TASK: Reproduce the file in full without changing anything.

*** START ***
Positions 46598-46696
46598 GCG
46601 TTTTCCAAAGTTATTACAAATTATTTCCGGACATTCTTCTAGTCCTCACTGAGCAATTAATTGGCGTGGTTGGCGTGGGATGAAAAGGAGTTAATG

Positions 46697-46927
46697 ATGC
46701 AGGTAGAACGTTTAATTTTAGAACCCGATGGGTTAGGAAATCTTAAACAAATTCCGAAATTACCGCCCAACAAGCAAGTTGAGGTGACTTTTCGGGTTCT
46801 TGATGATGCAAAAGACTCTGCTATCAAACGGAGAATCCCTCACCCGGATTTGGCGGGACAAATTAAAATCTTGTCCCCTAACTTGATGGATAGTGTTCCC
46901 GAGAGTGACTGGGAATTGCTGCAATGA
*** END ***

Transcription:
Positions 46598-46696
46598 GCG
46601 TTTTCCAAAGTTATTACAAATTATTTCCGGACATTCTTCTAGTCCTCACTGAGCAATTAATTGGCGTGGTTGGCGTGGGATGAAAAGGAGTTAATG

Positions 46697-46927
46697 ATGC
46701 AGGTAGAACGTTTAATTTTAGAACCCGATGGGTTAGGAAATCTTAAACAAATTCCGAAATTACCGCCCAACAAGCAAGTTGAGGTGACTTTTCGGGTTCT
46801 TGATGATGCAAAAGACTCTGCTATCAAACGGAGAATCCCTCACCCGGATTTGGCGGGACAAATTAAAATCTTGTCCCCTAACTTGATGGATAGTGTTCCC
46901 GAGAGTGACTGGGAATTGCTGCAATGA